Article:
Where joy goes to die

“Joy is the business of Heaven.”  –C. S. Lewis 

What started me thinking of this was a line from former FBI director James Comey’s book A Higher Loyalty.

“Although I have had a different idea of ‘fun’ than most, there were some parts of the Justice Department that had become black holes, where joy went to die.” 

Sound familiar, pastor?

“Where joy goes to die.”  A fit description for a place–a business, a family, a team, a congregation–characterized by low morale, battle fatigue and discouragement.

I’ve worked in places like that. I’ve pastored a church or two like that.  And I’ve known several such congregations.

God help your church.

Comey says,“The more stressful the job, the more intentional I’ve always been about helping my team members find joy in our work.  Laughter is the outward manifestation of joy, so I believe if I’m doing it right and helping people connect to the meaning and joy in their work, there will be laughter in the workplace.”

This blog is about churches and church leaders, not governmental offices or bureaucracies.  So, let’s think of those churches where joy goes to die…

–A church where people reject new ideas and new people is a graveyard for joy.

–A church where the pastor preaches harsh messages and delights in banishing people to hell is not a welcoming environment for joy.

–A congregation where the leadership looks askance at newcomers, forbids children from having fun and being children, and turns a cold shoulder toward innovation and instrumentation in the services is a joyless place.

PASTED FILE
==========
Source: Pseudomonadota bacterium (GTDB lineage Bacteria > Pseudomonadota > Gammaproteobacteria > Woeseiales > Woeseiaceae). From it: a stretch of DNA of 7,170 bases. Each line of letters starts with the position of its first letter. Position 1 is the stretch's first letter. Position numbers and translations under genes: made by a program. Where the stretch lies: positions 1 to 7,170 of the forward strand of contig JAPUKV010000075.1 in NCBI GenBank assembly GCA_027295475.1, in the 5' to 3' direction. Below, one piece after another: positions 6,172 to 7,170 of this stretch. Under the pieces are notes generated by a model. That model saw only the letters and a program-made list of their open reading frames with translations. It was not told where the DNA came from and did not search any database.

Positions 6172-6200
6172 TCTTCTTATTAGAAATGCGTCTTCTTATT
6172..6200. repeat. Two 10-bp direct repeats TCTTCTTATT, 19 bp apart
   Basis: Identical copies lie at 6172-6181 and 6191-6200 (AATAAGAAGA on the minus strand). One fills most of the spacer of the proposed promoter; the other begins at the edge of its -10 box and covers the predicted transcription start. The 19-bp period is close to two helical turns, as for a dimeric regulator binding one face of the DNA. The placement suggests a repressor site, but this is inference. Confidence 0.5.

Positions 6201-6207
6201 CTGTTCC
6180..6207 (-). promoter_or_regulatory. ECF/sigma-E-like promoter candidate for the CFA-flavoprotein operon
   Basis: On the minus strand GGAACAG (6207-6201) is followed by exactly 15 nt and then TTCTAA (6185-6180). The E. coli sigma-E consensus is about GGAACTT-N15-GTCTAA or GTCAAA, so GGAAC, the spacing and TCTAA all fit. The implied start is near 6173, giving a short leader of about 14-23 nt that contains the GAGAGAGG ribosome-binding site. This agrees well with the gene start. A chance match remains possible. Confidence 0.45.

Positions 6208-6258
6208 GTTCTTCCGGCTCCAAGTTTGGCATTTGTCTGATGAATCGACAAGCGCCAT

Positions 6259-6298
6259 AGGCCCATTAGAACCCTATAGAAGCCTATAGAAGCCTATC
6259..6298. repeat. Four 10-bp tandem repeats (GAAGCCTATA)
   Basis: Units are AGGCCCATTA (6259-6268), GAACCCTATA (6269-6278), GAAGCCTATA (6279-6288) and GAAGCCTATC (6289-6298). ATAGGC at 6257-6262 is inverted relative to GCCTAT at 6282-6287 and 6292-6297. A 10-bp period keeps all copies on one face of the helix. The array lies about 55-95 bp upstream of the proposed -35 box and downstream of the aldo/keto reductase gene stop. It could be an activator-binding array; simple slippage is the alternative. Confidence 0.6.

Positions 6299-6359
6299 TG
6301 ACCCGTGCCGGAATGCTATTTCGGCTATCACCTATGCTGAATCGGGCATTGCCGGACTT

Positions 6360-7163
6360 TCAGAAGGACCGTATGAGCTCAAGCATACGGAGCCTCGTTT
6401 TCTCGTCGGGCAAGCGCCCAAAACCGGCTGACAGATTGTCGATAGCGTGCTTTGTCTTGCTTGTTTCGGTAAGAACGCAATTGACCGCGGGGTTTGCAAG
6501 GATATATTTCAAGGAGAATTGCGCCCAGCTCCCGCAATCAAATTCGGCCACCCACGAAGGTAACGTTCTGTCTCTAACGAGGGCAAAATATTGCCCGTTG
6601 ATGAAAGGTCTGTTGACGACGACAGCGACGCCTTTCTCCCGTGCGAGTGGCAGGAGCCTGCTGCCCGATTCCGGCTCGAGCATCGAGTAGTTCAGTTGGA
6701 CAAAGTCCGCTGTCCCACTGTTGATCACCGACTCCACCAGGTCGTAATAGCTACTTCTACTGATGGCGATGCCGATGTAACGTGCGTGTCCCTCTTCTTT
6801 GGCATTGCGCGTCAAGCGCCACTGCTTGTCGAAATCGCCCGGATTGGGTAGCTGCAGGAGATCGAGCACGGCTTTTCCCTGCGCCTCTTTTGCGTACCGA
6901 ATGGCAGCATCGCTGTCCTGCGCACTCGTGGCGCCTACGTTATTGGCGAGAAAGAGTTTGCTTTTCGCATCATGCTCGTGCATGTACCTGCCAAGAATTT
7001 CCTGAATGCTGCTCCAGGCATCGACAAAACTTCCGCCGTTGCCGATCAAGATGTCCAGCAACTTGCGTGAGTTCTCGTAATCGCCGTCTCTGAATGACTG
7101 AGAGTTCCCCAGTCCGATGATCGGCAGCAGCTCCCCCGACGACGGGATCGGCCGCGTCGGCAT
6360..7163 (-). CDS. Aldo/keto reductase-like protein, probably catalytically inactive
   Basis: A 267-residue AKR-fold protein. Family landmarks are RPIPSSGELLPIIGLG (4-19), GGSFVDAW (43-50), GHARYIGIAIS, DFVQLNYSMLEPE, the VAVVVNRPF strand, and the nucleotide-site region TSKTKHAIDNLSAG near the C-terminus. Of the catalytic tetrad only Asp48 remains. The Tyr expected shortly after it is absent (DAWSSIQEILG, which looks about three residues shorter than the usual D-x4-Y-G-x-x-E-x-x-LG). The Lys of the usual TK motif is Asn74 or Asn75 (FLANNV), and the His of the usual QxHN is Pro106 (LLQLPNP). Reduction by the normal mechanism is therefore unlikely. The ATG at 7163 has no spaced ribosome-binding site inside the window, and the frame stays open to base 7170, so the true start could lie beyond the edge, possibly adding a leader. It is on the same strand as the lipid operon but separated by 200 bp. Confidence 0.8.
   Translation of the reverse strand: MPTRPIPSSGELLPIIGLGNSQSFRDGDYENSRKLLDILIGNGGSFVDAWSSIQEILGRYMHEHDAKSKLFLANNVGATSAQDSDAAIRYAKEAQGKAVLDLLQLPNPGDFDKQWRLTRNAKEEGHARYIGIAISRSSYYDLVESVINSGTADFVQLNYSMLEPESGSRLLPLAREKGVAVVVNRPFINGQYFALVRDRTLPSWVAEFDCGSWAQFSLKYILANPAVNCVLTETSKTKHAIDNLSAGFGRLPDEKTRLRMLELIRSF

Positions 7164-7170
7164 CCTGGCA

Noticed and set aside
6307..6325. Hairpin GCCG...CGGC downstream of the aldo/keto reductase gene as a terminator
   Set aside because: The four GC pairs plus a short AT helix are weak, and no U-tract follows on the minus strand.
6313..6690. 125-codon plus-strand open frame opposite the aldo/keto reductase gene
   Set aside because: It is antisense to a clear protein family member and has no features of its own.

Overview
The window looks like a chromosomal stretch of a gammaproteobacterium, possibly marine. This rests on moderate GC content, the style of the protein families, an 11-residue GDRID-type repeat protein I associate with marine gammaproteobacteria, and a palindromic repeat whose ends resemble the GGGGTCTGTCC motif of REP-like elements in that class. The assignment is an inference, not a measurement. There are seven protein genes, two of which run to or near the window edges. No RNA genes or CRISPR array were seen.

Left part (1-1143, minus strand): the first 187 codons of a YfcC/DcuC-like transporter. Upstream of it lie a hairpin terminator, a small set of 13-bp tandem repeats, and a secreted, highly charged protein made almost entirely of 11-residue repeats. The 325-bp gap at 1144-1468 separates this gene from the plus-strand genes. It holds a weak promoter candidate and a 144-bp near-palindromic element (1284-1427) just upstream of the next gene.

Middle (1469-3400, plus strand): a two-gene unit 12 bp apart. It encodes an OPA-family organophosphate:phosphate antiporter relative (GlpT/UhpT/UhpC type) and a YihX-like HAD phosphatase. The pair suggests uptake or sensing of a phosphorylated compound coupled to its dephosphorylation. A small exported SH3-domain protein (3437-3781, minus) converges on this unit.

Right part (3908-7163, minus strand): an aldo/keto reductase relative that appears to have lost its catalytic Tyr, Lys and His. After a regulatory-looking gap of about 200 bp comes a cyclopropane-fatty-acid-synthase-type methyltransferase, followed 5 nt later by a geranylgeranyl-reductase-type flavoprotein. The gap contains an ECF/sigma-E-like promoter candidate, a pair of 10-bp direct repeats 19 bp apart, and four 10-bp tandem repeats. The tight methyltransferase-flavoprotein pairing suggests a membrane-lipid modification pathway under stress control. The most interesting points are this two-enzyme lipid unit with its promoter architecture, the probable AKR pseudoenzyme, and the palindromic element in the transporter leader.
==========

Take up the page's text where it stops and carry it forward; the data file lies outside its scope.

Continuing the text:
I’m remembering a congregation I attempted to pastor for a brief three years.  We were having some kind of event at church–I’ve long since forgotten–and the sweetest little child, a boy perhaps two or three years old, stepped into the aisle and began dancing.  It was so charming.  But one of the older ladies of the church, first cousin to Ebenezer Scrooge, said, “Someone stop that child from dancing in the church.”  I wanted to say, “No! Let’s follow his example!”

Fortunately, everyone ignored the critic and enjoyed the child.

–In one church I served, the deacon leadership worked at finding ways to stop other men from being qualified to serve as deacons.  This was their little club and they had to protect it from intruders.  Joy is a stranger to such a gathering.

–In one church where I was preaching “in view of a call,” numerous people voted against my coming as pastor because I had used humor in the sermon.  The Lord sent me anyway (I’m smiling).  Either they loosened up and laughed or found another church.

–I’ve known congregations that treated laughter as an intrusion into a worship service, rather than an integral part.  When they laughed–as they did, rarely–you got the impression they felt guilty about it and stopped as quickly as possible.